More end of term procedures include going through closets and file cabinets. Keep one of each handout that you would want to use again, a few student work samples for each project, and materials needed for each project. Place materials for each unit or project in a separate manila folder or plastic container. Label everything clearly so that you can easily find the materials when needed next term. Arrange the folders by season, unit, and/or topic.
Arrange student textbooks and your professional library in an orderly manner. You may want to number each student book. A record containing the names of each student and each textbook he/she has received can be kept. In this way students would be accountable for returning the correct textbook to you at the end of the year.

Begin planning instructional units to be taught during the following term. Collect materials needed to teach each unit. If you will be in a new grade next year, meet with an experienced teacher of that grade. Working with other teachers on the grade allows a sharing of strategies and materials, and a division of the preparatory work to be done. Find out what materials are available and where they are kept. Collect more materials over the summer.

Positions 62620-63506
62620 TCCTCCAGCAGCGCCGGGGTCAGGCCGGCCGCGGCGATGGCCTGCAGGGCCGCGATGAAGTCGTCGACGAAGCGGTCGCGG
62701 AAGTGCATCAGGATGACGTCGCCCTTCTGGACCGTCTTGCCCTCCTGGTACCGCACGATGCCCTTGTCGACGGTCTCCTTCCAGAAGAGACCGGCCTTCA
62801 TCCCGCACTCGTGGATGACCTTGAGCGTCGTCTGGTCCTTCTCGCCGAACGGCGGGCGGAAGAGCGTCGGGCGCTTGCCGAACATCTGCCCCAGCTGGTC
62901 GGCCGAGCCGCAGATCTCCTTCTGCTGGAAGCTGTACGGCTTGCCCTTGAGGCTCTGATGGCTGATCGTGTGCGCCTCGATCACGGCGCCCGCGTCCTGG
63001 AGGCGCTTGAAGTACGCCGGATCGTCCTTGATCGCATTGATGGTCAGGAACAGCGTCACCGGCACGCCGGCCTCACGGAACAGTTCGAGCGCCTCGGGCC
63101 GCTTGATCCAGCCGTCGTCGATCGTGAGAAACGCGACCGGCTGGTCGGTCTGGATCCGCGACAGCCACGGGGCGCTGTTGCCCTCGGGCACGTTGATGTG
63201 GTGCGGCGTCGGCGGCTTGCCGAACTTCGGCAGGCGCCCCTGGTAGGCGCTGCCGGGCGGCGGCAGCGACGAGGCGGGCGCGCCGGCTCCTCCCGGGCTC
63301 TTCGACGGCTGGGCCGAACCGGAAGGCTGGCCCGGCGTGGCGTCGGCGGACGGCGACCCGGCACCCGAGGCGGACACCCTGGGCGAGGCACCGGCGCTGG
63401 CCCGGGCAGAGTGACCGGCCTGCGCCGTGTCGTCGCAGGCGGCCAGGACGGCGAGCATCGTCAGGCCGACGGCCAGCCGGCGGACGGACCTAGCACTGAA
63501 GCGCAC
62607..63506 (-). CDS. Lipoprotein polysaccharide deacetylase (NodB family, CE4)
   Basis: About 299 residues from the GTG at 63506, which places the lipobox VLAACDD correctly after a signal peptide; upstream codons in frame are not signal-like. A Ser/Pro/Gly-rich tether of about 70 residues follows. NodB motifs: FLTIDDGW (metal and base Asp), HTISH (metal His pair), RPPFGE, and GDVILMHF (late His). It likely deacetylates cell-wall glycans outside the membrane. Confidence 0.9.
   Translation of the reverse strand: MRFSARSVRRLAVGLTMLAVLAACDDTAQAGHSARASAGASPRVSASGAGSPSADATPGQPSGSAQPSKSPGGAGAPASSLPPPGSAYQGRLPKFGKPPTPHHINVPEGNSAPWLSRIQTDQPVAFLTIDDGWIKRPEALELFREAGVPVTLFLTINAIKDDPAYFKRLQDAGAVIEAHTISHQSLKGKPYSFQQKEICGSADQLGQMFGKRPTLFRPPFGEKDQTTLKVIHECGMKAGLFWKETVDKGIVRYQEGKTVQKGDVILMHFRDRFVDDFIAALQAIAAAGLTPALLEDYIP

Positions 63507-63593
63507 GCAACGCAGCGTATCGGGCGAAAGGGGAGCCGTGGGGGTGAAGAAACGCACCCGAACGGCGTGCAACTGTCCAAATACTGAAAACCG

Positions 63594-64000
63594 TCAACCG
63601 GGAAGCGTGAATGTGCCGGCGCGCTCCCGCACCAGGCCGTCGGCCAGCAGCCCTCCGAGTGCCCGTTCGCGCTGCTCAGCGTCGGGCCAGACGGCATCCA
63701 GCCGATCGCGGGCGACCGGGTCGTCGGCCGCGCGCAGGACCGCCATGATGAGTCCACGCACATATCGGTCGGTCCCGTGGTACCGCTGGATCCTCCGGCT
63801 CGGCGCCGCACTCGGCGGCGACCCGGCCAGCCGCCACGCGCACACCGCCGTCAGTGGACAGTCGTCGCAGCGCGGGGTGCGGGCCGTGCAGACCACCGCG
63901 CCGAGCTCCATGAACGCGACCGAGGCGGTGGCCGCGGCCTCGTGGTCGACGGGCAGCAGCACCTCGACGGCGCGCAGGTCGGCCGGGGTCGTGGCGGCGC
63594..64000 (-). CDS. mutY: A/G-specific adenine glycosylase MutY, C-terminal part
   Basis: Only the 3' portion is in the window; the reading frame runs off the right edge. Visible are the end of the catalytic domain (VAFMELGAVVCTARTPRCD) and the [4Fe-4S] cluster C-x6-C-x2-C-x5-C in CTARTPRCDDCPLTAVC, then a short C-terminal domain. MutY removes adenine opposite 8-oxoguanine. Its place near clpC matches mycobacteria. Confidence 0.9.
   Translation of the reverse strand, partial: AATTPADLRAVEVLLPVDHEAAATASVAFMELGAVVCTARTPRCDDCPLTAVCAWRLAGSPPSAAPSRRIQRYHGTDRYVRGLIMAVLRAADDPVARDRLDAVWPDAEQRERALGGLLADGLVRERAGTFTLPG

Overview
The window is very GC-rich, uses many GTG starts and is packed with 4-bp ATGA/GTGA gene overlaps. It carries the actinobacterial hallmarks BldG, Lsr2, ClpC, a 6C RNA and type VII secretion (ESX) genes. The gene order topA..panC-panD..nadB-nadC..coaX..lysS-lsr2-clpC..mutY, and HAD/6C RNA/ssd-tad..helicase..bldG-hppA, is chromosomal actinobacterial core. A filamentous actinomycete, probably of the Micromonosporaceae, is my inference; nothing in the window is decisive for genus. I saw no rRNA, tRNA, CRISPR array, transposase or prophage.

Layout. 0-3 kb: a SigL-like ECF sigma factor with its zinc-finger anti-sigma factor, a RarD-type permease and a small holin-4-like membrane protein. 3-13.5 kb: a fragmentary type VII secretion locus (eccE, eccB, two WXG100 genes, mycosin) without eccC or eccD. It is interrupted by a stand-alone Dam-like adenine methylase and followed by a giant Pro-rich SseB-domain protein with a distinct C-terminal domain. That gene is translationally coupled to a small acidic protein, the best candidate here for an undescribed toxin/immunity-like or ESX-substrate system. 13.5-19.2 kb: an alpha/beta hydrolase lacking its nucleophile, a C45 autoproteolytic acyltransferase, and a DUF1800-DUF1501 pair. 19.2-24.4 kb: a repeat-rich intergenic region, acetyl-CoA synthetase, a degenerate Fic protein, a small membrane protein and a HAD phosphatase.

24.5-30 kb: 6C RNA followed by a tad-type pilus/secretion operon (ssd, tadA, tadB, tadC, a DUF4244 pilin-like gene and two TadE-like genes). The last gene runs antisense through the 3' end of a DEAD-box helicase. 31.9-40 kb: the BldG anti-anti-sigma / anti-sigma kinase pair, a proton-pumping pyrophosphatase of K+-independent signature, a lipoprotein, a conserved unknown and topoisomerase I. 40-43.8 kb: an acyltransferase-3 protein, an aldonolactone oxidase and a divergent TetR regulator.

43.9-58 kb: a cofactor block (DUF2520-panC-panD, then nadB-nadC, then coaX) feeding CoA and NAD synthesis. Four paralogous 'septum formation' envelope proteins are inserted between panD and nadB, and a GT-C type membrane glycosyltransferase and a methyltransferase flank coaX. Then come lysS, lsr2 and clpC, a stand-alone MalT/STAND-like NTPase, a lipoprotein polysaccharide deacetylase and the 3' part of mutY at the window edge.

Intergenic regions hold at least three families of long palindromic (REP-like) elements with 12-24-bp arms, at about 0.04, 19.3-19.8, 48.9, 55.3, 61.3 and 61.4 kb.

Working together with the teachers of your grade, prepare a supply list for students entering your new class. Include easily overlooked items such as tissues, paper towels, and baby wipes (these are great for all kinds of messes).

Print a welcome letter that will accompany the supply list. This letter can be mailed at the end of August so that students will come on the first day of school with their supplies. Make sure to include the date of the first day of school for students and your room number. Remind parents that they will be invited to a Parent Tea or Orientation so you can meet them and acquaint them with the curriculum and class policies. Some teachers may prefer to have students bring the letter home to parents on the first day of school.

If the letter needs to be written in languages other than English, translations can be obtained from http://babelfish.altavista.com. For languages that are not available on this site, school secretaries may have language translation software.

Lastly, remind yourself to have a great summer vacation!

See also:

Completing the School Year End of Term Procedures Successfully by
Arlyne LeSchack

How to Plan for a Successful End to Your School Year by Miriam Bissu


Come across an outdated link?
Please visit The Wayback Machine to find what you are looking for.


Journey Back to the Great Before